So you have been wanting to start making sourdough bread and all the fun recipes but have no idea where to start or what to do first. Let this post serve as your jumping off point as you start your sourdough journey.
Disclaimer: This is my personal experience with sourdough and I am sharing what has worked for me without issue for almost a year. If you are a more technical person and want to nerd out on the science and exactness of sourdough this may not be the post for you.
I’m more of a wing it and eyeball it kind of girl when it comes to the kitchen and that is no different with my sourdough starter.
How to Start a Sourdough Starter
Sourdough is exactly as is sounds a sour-dough. The sour taste comes from the fermentation of flour and water. It will take about a week or two for you to develop a mature bubbly starter. Below are the steps to take when creating a sourdough starter from scratch.
- Day 1: Mix equal parts flour to equal parts water (1 cup flour to 1 cup water) stir until well combined and let it sit on your kitchen counter for a full 24 hours. Using glass containers for sourdough starters is best because you don’t have those yucky plastic chemicals seeping into your starter.
- I use a mason jar with a wide lid with half a square of paper towel over the top. I keep a rubber band around the jar so I can measure any growth that has happened or is happening.
- Day 2: Discard (throw away) half the mixture and re feed your starter with that 1:1 ratio, stir vigorously, cover, and leave on the counter for another 24 hours. Repeat for days 3, 4, and 5.
- Days 6 and 7: Discard half the mixture as you have been but feed every 12 hours.
- On day 7, you should be seeing it bubble and double in size. That means that the flour and water have fermented and you have enough beneficial bacteria and yeast present to start making your sourdough bread.
A good way to test if your starter has matured is after you feed it and it starts to grow to take a little bit off the top and place it in some water to see if it floats. This is called a float test. This would mean your starter has peaked and is ready to use.
Troubleshooting Your Starter
The above is a general way to start sourdough and that is how I started mine except I really struggled to get my starter to become active. If you get to day 6 and 7 and aren’t seeing growth or bubbles in your starter you can troubleshoot with using a little less water at each feed to give the bacteria a little more flour to eat.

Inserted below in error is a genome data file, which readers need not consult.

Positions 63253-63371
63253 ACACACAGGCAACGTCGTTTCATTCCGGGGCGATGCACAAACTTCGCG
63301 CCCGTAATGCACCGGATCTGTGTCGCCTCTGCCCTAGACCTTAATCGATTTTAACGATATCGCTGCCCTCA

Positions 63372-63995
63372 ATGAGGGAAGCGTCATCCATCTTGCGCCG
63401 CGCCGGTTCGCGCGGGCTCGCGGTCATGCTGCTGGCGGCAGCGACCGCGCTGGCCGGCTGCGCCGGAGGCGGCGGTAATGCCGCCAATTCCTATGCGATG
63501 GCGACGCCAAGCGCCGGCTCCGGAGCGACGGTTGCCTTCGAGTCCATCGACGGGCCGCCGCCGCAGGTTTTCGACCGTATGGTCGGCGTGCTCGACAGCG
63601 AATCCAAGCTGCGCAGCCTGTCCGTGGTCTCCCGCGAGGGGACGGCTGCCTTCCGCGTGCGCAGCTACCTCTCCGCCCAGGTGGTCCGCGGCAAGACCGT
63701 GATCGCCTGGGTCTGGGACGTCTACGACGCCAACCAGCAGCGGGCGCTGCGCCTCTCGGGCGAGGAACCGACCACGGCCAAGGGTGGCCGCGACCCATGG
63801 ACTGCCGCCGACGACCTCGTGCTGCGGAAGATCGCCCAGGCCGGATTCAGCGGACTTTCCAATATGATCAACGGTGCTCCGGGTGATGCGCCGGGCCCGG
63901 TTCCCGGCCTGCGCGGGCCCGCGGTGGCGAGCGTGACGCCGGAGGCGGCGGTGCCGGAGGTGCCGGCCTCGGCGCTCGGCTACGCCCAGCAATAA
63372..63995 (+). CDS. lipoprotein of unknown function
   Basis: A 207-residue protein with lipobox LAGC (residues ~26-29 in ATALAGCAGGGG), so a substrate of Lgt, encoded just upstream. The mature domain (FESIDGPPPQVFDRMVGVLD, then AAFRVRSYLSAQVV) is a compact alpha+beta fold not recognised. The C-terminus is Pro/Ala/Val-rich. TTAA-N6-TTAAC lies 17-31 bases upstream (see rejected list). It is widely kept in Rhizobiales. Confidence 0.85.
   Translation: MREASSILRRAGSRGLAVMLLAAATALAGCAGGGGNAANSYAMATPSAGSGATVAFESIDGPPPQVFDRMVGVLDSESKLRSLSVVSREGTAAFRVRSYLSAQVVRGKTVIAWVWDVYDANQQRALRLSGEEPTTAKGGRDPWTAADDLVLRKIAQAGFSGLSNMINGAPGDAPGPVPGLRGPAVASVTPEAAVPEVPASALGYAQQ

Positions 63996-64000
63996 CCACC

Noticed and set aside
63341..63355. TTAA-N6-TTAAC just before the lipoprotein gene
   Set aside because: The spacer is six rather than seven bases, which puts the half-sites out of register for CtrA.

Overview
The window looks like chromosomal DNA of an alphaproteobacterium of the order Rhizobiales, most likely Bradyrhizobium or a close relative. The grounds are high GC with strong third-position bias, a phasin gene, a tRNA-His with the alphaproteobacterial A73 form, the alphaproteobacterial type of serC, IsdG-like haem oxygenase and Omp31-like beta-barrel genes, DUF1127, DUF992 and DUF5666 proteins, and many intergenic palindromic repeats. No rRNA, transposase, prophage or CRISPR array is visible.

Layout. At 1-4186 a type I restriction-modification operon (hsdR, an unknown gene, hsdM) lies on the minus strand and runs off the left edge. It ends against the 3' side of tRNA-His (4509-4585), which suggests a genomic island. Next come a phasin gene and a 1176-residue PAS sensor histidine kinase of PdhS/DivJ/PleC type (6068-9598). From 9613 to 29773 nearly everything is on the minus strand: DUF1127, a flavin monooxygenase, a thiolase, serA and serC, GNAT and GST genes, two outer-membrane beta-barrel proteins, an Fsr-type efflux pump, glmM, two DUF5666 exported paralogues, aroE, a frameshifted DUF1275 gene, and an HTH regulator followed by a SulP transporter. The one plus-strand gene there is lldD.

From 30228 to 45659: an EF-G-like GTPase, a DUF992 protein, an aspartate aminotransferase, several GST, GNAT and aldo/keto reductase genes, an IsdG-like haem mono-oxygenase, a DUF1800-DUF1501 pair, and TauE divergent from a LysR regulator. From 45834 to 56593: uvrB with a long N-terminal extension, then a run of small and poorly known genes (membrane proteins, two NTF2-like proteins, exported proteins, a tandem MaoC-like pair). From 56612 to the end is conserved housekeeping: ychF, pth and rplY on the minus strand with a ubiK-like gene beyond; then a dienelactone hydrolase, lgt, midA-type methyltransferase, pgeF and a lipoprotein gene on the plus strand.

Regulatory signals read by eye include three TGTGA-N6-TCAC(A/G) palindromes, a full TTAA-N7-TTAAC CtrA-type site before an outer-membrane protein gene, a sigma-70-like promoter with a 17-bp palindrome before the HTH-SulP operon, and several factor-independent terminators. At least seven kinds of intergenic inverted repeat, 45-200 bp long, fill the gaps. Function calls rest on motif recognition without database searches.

I also was using an all-purpose flour to feed my starter and switched to a bread flour which seemed to help a ton. My sister was a great resource for me when I was struggling to get my starter going. She would video call me and we would feed our starters together. She would send me videos of the consistency of her starter, which was great for a visual learner like me.
Another great resource is Lisa from The Farmhouse on Boone Blog and Youtube channel. She simplifies the process of sourdough and has a bunch of great discard recipes. She actual taught me a lot about sewing too!
Maintaining Your Starter
This has been the easiest part of having a sourdough starter. After I got mine bubbly and active, I have had very little if any problems with it. I bake with my starter weekly and store it in the fridge between uses.
Now if you plan on baking with your starter daily it is best to keep it on the counter. When you feed would depend on when you plan to use it. For instance the day I plan on making bread I will pull my starter out of the fridge right when I wake up which is usually around 5am. (Yes, I get up that early… when do you think I have time to work on this blog lol!)
I’ll let it acclimate to the temperature of the house (about an hour or so) then give it a good feed. Depending on how much starter is in my jar, depends on how much I feed it. I double the amount and it is typically three heaping spoonfuls of flour and a splash of water from my Alexapure water filter.
I will get it to the consistency of thick pancake batter and let it rise. This is where I love having a rubber band around my jar. I can easily check if my starter has grown at all and if it is ready to be used.
A huge reason I started on my sourdough journey is because I was sick of reading and looking for clean ingredients in store bought bread. I’ve actually made bread a few times before but having and maintaining a sourdough starter has been a great excuse to have fresh homemade bread every week. If you are seeking a new approach to wellness I suggest reading about the pro-metabolic approach. Linked all of my favorite resources in this post!